At least three other bills have been introduced in 2023 that seek to ban medication abortion. In Iowa, the bill did not make it to a vote before the legislative session ended, and in Hawaii, a Democratic state, the bill seems unlikely to succeed.

A bill introduced in Texas, a state that already bans abortion, includes many provisions that seek to close off any access to pills, including making it difficult for Texas patients to learn about or use abortion services outside of the state. The bill would make it illegal to manufacture, distribute or “provide an abortion-inducing drug in any manner to or from any person or location in this state.”

It would also make it illegal to “create, edit, upload, publish, host, maintain, or register a domain name for an internet website, platform, or other interactive computer service that assists or facilitates a person’s effort in obtaining an abortion-inducing drug.”

Many patients learn about abortion options from websites like Plan C, a clearinghouse of information about medication abortion. And a growing number of patients in states with abortion bans are arranging to receive pills through telemedicine websites like Aid Access, a European-based service that has pills shipped to any state from India, and Hey Jane, one of several American-based services that will provide pills to patients who travel to a state where abortion is legal and where they can receive the medication by mail in those states.

In addition to Wyoming and states with total abortion bans, 15 states have enacted restrictions on access to medication abortion, according to the Guttmacher Institute, a research group supporting abortion rights. Those restrictions range from requiring that the drugs be provided by a physician to requiring the patient have an in-person visit with a doctor. Several states, including Texas and Arizona, have outlawed the mailing of abortion pills, and bills to ban mailing pills have been introduced in at least three other states this year.

“We are seeing efforts to further bar access to medication abortion because abortion opponents recognize that even with abortion bans in effect in 12 states and lack of access in an additional two, patients are still able to obtain abortion pills,” said Elizabeth Nash, state policy analyst for the Guttmacher Institute. “Now, abortion opponents have turned to the courts, attorneys general and state legislatures to further limit access to pills.”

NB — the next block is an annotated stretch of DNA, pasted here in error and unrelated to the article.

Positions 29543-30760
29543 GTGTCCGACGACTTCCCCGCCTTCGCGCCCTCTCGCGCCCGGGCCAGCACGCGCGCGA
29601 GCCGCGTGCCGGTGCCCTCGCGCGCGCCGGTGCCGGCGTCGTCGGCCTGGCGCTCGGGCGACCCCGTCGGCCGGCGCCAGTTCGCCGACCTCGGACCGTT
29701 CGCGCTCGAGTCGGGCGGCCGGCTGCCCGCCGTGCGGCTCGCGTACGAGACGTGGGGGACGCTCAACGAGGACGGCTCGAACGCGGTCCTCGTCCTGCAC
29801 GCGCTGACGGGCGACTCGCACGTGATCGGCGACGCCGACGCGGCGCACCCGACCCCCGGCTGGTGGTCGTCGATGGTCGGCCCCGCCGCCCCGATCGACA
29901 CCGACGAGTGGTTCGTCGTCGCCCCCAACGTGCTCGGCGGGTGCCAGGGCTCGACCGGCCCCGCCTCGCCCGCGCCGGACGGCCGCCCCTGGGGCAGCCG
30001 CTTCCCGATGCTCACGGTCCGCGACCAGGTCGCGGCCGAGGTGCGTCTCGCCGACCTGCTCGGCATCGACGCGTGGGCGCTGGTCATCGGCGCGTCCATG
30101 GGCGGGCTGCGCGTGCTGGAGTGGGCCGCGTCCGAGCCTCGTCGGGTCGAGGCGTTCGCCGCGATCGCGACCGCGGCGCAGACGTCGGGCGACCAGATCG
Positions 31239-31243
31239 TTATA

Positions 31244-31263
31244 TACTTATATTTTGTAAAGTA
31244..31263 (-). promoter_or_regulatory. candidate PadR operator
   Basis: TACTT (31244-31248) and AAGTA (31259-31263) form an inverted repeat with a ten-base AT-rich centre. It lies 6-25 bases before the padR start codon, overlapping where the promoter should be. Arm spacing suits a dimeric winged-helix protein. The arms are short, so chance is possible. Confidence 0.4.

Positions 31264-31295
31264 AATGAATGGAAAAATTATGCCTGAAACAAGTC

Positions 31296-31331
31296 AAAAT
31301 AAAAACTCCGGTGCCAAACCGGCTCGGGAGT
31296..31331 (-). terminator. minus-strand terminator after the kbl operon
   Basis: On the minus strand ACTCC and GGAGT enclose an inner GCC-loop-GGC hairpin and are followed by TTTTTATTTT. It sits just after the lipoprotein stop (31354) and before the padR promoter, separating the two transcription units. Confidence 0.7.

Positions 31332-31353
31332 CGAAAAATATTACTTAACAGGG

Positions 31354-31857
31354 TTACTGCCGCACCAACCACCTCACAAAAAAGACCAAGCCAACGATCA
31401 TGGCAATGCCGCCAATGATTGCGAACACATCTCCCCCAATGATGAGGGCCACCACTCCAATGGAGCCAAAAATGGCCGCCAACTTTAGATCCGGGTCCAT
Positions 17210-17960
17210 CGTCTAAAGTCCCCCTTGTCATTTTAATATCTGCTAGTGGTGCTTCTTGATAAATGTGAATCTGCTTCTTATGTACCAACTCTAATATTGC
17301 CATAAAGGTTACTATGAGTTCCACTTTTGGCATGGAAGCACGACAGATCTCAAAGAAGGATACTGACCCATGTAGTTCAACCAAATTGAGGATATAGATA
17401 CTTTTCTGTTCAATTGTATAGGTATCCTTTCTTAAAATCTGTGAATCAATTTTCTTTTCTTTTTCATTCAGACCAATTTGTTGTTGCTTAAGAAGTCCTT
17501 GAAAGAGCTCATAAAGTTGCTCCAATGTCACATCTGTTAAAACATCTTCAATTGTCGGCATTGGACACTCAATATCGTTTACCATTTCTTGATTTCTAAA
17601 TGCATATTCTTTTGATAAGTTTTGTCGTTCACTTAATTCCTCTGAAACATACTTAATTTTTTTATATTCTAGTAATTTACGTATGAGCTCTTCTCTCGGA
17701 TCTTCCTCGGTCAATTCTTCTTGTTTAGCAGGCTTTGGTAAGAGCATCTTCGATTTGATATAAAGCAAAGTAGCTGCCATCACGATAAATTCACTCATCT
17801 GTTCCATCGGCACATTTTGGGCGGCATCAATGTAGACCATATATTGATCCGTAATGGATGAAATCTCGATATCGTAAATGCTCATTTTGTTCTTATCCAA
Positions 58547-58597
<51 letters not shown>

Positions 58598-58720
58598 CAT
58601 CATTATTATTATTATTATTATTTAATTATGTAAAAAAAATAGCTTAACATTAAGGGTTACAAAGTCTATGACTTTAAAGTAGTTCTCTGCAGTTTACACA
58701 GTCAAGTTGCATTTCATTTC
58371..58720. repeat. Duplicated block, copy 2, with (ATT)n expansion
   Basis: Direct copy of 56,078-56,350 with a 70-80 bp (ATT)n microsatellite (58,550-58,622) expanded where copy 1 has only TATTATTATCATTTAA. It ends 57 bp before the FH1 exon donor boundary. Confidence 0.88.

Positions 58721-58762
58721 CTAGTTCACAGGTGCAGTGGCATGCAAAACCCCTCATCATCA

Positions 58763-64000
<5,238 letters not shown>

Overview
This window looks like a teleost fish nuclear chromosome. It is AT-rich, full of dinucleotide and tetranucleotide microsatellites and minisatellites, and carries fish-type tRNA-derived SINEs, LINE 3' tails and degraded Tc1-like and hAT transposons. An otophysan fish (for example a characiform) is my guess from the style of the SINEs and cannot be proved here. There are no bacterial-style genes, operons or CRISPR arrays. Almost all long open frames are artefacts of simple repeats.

Since January, when newly elected legislatures began to convene for the first time since the Dobbs v. Jackson Women’s Health Organization decision ended the national right to an abortion, more than 500 bills in states across the country have been proposed that are related to abortion.

Some states where Democratic legislatures have strong — or even unexpected — majorities are moving to strengthen abortion protections. In Minnesota, the first bill of the 2023 legislature, which made it harder for future legislatures and governors to water down those protections, was signed in January by Gov. Tim Walz, a Democrat. In Michigan, the legislature repealed an abortion ban, and Gov. Gretchen Whitmer, a Democrat, is expected to sign it.

But a majority of new bills aim to restrict abortion access. And with several states now wrapping up their legislative sessions, bills are starting to land on governors’ desks.

Under the other new Wyoming law, the “Life Is a Human Right Act,” performing an abortion or administering abortion medication would be considered a felony, punishable by up to five years in prison, and doctors would have their licenses revoked. The law bans abortion with narrow exceptions for rape, incest and dire risks to the pregnant patient’s life or health.

“While other states are pushing an extreme abortion agenda, comparable to North Korea’s and China’s inhumane laws, Wyoming is a pro-life state, affirming that life is a human right and ensuring that women have real support,” said state Representative Rachel Rodriguez-Williams, the bill’s sponsor.

The law is intended to replace an existing ban, which is now on hold because of a legal challenge over its constitutionality. How that affects the actions of the Wyoming Supreme Court, though, remains to be seen.

At issue is the definition of health care: Under the Wyoming Constitution, residents have the right to make their own health care decisions. So the new law stipulates that abortion is not health care.

“Instead of being health care, abortion is the intentional termination of the life of an unborn baby,” the new law states. “It is within the authority of the state of Wyoming to determine reasonable and necessary restrictions upon abortion, including its prohibition.”